What is long-term care?
Long-term care is the medical and/or social services term for helping people who develop disabilities or chronic care needs. For example, there may come a time when you or a loved one need help walking, getting dressed, eating or bathing. It also includes the kind of care you would need if you had a severe cognitive impairment such as Alzheimer’s disease.
Long-term care services may be brief with full recovery, or it can continue for years. Services may be provided in a person’s home, in the community, or in a residential facility (e.g., nursing home or assisted living facility).
Will Medicare pay for long-term care?
Medicare is health insurance for people age 65 or older, under age 65 with certain disabilities. You must have entered the United States lawfully and have lived here for 5 years to be eligible for Medicare.
Medicare generally doesn’t pay for long-term care. Medicare also doesn’t pay for help with activities of daily living or other care that most people can do themselves. Some examples of activities of daily living include eating, bathing, dressing and using the bathroom.
Medicare only pays for care in a skilled nursing facility in certain situations and only for a defined period of time.
For nursing home care, Medicare will pay 100% of the first 20 days (providing you are receiving daily skilled care). From days 21-100, you pay the first $133.50 per day (2009) and Medicare will pay the balance. After day 100, Medicare pays nothing and you are solely responsible for all costs.
What is long-term care insurance?
Long-term care insurance pays for long-term care services. Policies vary in terms of what they will cover and insurance companies do require that applicants qualify for the coverage through an underwriting process.
What benefits do you get from long-term care coverage? & Why do people buy it?
As you would expect, a good long-term care insurance policy delivers broad and flexible benefits to help provide and pay for the long-term care services you need.
There are 6 common reasons why people want to buy this insurance coverage:
- Relieve the potential burden on their loved ones
- Help to make certain they have a choice of care.
- Help to make certain they maintain their independence
- Help to protect the assets they’ve worked to earn (either for the spouse or to pass on to an heir)
- Avoid having to rely on Medicaid
- Proactively make decisions that help protect their family and themselves
Do you need long-term care insurance protection?
Maybe you do or maybe you don’t – this is, of course, a personal decision. The best way to make an intelligent decision is to look at the facts.
How likely are you to need long-term care?
What would you be placing at risk if you did need long-term care?
Can you afford the insurance?
What’s the likelihood you will need long-term care?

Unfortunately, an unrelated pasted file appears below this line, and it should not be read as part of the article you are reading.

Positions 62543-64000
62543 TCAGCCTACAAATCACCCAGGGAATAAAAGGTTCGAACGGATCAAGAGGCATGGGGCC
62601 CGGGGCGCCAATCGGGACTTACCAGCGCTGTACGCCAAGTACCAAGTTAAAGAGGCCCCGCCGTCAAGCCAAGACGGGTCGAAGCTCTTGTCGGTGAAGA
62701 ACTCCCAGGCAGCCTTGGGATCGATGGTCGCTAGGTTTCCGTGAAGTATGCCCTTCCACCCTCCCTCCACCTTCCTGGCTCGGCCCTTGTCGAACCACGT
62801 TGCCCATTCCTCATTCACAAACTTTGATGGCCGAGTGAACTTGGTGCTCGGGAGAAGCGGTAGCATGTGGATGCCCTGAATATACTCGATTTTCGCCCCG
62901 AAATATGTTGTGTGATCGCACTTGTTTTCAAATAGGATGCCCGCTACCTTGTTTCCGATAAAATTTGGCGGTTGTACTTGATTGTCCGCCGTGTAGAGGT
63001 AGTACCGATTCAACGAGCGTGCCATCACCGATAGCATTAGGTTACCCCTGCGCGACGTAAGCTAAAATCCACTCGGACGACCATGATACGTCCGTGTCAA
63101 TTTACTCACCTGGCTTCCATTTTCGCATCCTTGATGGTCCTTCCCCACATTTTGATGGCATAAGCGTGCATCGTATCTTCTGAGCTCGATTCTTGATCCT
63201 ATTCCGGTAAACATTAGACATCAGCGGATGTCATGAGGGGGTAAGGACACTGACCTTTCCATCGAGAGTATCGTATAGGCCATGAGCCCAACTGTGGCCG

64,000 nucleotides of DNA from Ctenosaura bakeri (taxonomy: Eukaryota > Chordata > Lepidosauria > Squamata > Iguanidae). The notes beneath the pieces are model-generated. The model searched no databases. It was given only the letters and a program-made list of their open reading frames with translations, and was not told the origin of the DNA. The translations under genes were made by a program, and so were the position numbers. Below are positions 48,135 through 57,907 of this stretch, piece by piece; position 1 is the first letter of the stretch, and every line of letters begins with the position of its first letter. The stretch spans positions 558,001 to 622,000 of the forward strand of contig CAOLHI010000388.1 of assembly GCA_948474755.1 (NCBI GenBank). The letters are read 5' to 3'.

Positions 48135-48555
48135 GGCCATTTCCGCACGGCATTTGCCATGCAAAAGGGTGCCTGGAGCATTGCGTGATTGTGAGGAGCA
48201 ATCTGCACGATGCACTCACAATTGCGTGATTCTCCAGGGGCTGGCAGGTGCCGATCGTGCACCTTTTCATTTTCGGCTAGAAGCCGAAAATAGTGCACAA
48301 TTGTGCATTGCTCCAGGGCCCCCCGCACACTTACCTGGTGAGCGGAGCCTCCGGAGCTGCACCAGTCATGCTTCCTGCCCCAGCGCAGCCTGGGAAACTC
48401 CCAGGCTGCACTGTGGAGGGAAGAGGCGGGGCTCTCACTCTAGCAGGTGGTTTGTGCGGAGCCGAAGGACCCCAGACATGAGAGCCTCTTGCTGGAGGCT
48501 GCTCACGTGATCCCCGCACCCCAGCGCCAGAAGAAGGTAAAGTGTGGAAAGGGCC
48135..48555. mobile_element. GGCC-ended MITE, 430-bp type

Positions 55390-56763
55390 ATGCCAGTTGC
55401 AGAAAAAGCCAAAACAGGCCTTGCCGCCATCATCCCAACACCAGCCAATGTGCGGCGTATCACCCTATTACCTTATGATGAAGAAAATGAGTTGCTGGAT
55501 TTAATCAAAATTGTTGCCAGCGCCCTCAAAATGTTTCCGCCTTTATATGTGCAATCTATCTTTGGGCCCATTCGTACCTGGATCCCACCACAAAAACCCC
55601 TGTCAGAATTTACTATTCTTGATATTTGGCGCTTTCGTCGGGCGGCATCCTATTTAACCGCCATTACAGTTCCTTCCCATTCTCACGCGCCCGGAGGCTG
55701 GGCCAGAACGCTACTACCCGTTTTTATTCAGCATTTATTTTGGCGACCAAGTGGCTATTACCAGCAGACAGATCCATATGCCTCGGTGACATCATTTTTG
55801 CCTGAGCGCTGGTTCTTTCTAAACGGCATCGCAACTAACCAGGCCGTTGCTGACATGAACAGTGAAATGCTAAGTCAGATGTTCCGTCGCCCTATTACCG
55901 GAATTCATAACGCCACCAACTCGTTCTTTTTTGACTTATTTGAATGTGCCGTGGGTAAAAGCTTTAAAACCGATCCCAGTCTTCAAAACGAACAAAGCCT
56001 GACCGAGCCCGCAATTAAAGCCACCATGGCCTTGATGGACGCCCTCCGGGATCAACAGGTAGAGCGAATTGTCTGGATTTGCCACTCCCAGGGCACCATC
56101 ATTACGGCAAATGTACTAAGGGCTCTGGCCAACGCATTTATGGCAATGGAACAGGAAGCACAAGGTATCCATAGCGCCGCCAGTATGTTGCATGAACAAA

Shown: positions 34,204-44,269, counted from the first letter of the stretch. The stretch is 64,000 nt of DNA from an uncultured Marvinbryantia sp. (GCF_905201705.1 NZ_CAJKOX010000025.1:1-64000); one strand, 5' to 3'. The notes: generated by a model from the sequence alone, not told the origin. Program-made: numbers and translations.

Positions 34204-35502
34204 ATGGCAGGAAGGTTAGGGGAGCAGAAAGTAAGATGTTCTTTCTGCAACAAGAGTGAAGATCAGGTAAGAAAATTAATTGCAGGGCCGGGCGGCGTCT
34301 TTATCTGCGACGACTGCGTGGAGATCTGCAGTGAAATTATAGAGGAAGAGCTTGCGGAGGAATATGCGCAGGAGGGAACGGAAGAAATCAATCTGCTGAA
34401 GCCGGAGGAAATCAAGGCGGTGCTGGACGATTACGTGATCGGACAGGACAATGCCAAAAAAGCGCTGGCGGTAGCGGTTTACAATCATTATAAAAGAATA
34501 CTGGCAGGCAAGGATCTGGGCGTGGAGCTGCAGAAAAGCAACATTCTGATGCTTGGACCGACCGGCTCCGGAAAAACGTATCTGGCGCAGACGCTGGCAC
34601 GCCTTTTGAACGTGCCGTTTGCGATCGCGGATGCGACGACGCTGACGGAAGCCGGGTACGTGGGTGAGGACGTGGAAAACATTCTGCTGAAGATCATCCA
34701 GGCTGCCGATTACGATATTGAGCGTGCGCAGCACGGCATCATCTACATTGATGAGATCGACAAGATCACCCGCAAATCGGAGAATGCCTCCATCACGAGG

Don’t think that long-term care is just for elderly people. Young men and women also need long-term care for a variety of reasons including accidents, multiple sclerosis, strokes or other debilitating conditions. 40% of the people receiving long-term care are working-age adults between the ages of 18 and 64.
What’s the likelihood that you’ll spend time in a nursing home?
- More than 70 percent of nursing home residents are women; their average age at admission was 80.
- When you reach age 65, you have a 40% lifetime chance of entering a nursing home, and a 10% risk that you will stay there at least five years.
- The average length of stay in a nursing home (current resident) is 835 days.
What will you pay for nursing home care?
The national average rate for a private room in a nursing home is $212 a day, or $77,380 annually. That equals $177,020 for the average nursing home stay of 2.29 years.
If you want care at home, how much will that cost?
If you’re like most people who need care, you would prefer to stay in the comfort of your own home. For this reason, many people do receive care at home instead of, or prior to, a nursing home stay. Long-term care insurance may include coverage for at-home care. Full-time home health care can cost just as much as nursing home care. The average hourly rate for home care is $18 for a Homemaker/Companion and $20 for a Home Health Aide. It’s important to keep in mind that this is just part of the cost because, if you live in your own home, you may still have to pay to take care of your home. However, for most people, home care services are combined with care from family members and cost considerably less than nursing home care.
Is LTC Insurance financially appropriate for me?
Insurance may be the right solution, but it depends on your circumstances. In our experience as long-term care financing specialists, we recognize where the need may be greatest. For example:
- If you have minimal assets, long-term care insurance is generally inappropriate because the premiums may deplete those assets and you will likely qualify for Medicaid anyway.
- If you are independently wealthy and can pay for long-term care yourself, the coverage may nevertheless be very attractive because the relatively modest premium makes sense when compared to the likely high costs of the care.
- If you have assets worth protecting, but are not independently wealthy, you need to get the facts about long-term care insurance and consider this coverage as an alternative to paying for the care yourself.